That is not an apples to apples optimization. The goal was to write an optimization that would equal the *current* Intel performance, for us to make the switch to ARM. Actually the Intel performance improved slightly too during this exercise, and could probably improve further.

When the code was written we were still running Sandy Bridges (and I think Westmeres too).
There was an AVX2 optimization though: https://github.com/cloudfla..., still slower.

As for AVX512, it is extremely powerful, but as I mention in the text can't be used for secondary tasks, without hurting platform performance: https://blog.cloudflare.com...
 

Midwayman

Diamond Member
Jan 28, 2000
5,724
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Intel is not having a good year:
AMD Ryzen is competitive
ARM servers at the edge
Power9 is getting traction in datacenters for AI
Apple is ditching them
RISC-V is getting interest
Start of transition of AI inference off Intel CPUs to accelerators.
Maybe it means we get to see if Intel has really been sandbagging it for the last decade and dribbling out releases due to no competition?
 

moinmoin

Platinum Member
Jun 1, 2017
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Thanks @Nothingness for the quote, that part's pretty damning even outside the topic:
As for AVX512, it is extremely powerful, but as I mention in the text can't be used for secondary tasks, without hurting platform performance: https://blog.cloudflare.com...
Some insightful quotes behind that link. Maybe one should start a separate thread for that particular topic?
 
Feb 25, 2011
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Ask yourself this: what sane company CEO publicly burns bridges with his lifelong CPU supplier by touting their competitor's supremacy? It's one thing to (entirely) switch suppliers, another thing to post kill-a-watt pics and suggest Intel's products are more expensive even if given for free. These are 100% PR moves and I doubt Cloudflare needs the publicity.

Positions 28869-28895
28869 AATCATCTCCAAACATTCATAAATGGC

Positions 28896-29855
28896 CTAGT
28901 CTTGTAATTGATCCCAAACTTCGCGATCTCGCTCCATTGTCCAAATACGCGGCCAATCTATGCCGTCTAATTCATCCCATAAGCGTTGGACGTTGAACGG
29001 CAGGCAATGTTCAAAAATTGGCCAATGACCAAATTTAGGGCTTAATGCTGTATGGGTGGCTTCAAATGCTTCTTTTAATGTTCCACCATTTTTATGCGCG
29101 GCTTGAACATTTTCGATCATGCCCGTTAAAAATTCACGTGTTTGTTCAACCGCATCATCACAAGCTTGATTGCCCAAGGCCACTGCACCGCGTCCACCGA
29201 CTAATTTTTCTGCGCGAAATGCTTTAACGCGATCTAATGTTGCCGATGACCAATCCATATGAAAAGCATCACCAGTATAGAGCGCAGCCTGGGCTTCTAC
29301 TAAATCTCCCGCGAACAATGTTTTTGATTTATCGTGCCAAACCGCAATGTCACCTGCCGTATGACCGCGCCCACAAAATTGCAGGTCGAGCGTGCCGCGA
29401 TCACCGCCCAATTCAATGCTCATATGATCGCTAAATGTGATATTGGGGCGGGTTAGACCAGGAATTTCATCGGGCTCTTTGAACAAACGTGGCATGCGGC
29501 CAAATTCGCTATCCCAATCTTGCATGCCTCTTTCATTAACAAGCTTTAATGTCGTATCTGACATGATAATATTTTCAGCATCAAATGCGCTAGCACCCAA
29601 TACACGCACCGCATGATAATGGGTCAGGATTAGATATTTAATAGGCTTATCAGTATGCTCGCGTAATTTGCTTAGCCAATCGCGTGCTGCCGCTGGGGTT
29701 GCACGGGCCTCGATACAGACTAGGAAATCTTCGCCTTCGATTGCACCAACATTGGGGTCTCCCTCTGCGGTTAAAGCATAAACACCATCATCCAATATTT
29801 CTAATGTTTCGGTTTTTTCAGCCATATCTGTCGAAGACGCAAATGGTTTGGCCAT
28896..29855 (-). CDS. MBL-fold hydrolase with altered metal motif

Any CEO has to "cheerlead" any decision they make; convincing employees, customers, and investors that it was a BRILLIANT idea, regardless of whether it is or not. Commit to everything 110%, at least publicly.
 

urvile

Golden Member
Aug 3, 2017
1,575
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Do you understand how much money it would actually cost. For a multi national with say 100k employees to switch to a different architecture? These data centres are tiny in comparison and there has to be an ROI for them because these data centres are still a business. So there will be technical reasons and also business reasons for the switch.

That's the issue. In the datacentre/server space. Why not? Everywhere else why? What I am mainly thinking about is all of that bespoke software in enterprise and government that has been written for x86.

Also I don't have a US perspective.
 

urvile

Golden Member
Aug 3, 2017
1,575
474
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Any CEO has to "cheerlead" any decision they make; convincing employees, customers, and investors that it was a BRILLIANT idea, regardless of whether it is or not. Commit to everything 110%, at least publicly.
Yep. I have seen that sort of thing in goverment. Where the "CEO" will institute a huge IT program. Collect his kudos and then leave. The one I am thinking off went over budget by 800 million bucks. Don't worry it's just tax payers money.

EDIT: Did anyone ever admit that if your budget blows out by 800 million the project was severely mismanaged and if it wasn't federal government (the money never runs out) it would have failed dismally?

Of course not it was actually a huge success!
 
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amd6502

Senior member
Apr 21, 2017
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I think AMD had some acorn server parts released (A1100 series fileservers or such). Any chance they'll get some business out of this transition?
 

Yotsugi

Golden Member
Oct 16, 2017
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I think AMD had some acorn server parts released (A1100 series fileservers or such). Any chance they'll get some business out of this transition?
No.
Why would they touch ARM, it smells bad and poking at Intel in x86 is easier and more fun.
 
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ksec

Senior member
Mar 5, 2010
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Nothingness

Platinum Member
Jul 3, 2013
2,158
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Qualcomm figured out what smarter companies like Broadcom discovered long ago.
You mean that attacking the big gorilla requires piles of money and accepting losing a lot hoping to get some place under the sun?

At least it took them less time than Intel to understand they were ridiculous in the SoC businnes :D
 

jpiniero

Diamond Member
Oct 1, 2010
8,845
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Seems hasty for QC to do this so quickly, esp now that Intel's foundries is now falling behind.

Maybe Cloudflare will stick with Centriq for now and go with ThunderX2 later; or perhaps go back to x86 with Epyc 2.